It is winter when there are lots of people in Key West so I have put my Suzuki Burgman 200 scooter up for sale. Its the one I bought after the accident that wrecked me and my previous Burgman 200 and it is actually a fine machine. I'm offering it at $2100 and it will make a great ride for someone who isn't worried about being run down by a distracted driver. For myself I just can't risk putting my wife through the wringer of another wreck and having survived near death myself I don't want to do it again. Unless it is in some new and different way. Hence the van.
Nevertheless going for a ride across town brought back pleasant memories when i wasn't dodging distracted drivers. I rode for nearly 50 years without a serious wreck and when most people saw me in the hospital for three months flat on my back they saw the ruin I had become, not the half century of exciting memories that got me there. And even on this short ride I ended up with magnificent winter views looking across the harbor.
Two peculiar ships of some military or research style were tied up at the Outer Mole controlled by the Navy. I was standing on the Inner Mole looking across the body of water that is known as the Navy Basin, because that is what it is. The Parks Service operates several boats out of the docks behind the Eco Discovery center and the city used to run sailboat and power boat races based from temporary docks here. Not anymore.
Looking due west at the tip of the Outer Mole you can see Sunset Key to the right and open water leading to the ring of mangrove islands surrounding shallow waters known as the Lakes. There is a seven mile channel through the Lakes to Boca Grande Key, a crescent of sandy beach closed for much of the year to protect birdlife.
Not the time of year I go swimming but the water looks pretty enough even if it is closer to 70 degrees than 80. Not too cold for people of hardier constitutions Up North to go swimming and splashing in kayaks.
It is a matter of some astonishment to me how fast an hour long lunch break evaporates. You get up form the desk and stroll downstairs to your chariot and drive across town and already at least 20 minutes have been consumed. Add in a stop to park the car and pick up the scooter where you last left it, put the for sale sign under the seat and ride off. So after ten or so minutes of contemplation you get that nagging voice that it's time to start thinking about leaving.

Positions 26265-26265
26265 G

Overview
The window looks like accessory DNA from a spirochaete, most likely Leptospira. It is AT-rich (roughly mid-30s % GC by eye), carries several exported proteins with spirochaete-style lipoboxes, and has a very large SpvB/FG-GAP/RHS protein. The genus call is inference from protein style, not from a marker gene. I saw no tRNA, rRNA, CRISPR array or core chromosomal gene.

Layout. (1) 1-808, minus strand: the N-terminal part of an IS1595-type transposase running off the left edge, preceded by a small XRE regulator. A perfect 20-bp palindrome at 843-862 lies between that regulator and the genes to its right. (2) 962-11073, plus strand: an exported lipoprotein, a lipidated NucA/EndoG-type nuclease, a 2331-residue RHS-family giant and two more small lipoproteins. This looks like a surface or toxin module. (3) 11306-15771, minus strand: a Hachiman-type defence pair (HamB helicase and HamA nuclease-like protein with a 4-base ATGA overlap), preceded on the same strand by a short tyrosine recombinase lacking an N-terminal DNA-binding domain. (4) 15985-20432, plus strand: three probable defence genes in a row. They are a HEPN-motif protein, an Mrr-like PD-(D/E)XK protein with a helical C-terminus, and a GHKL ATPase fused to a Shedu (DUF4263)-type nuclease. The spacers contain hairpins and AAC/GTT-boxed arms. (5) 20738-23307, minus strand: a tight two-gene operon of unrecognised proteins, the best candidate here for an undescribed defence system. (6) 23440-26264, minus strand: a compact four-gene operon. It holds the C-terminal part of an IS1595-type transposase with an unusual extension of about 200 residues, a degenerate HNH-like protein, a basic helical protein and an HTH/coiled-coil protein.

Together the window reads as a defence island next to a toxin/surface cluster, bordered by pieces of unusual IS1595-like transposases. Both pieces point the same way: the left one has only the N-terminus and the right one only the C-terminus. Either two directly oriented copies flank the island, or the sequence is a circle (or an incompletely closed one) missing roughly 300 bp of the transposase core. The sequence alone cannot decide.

You dawdle because it's a lovely day and the breeze is cool and the colors are vibrant and this is why you are glad you got to earn a pension in Key West, no snow and limited numbers of gray days, and you get to live and work where others vacation.
I do have to ask myself why this gorgeous weather didn't descend when I was off work but all I got was gray skies and flat light. On a day like this point the camera anywhere and you get these ridiculously lush views:
With the camera hanging round my neck, a small LX100 Mark 2 by Panasonic if you care, I fired off some attempts to garner some color on Duval as I made my way back to the parked car. Not entirely masked I fear but there it is. We apparently need more than three thousand Americans to die every day to make an impression on people on vacation.
Park the scooter, get in the car, drive back to work downloading pictures to my phone as we go. Lunch break done. What a lovely day for it.
That proved to be the last ride on the Burgman 200 as the next day I sold it, with some regret as it was a great scooter and will be for the Conch who bought it. I enjoyed chatting with him through our masks as we transferred title and reminisced about the good old days of actual motorcycle dealerships in Key West. Then I watched him ride away. I cannot risk putting my wife through the torture of another round of me helpless in the hospital amid ever tighter Keys traffic. Besides which I've seen as much of the ICU as I ever want to and I'd like to enjoy my four wheeled retirement soon. One chapter closes and the next and final one starts.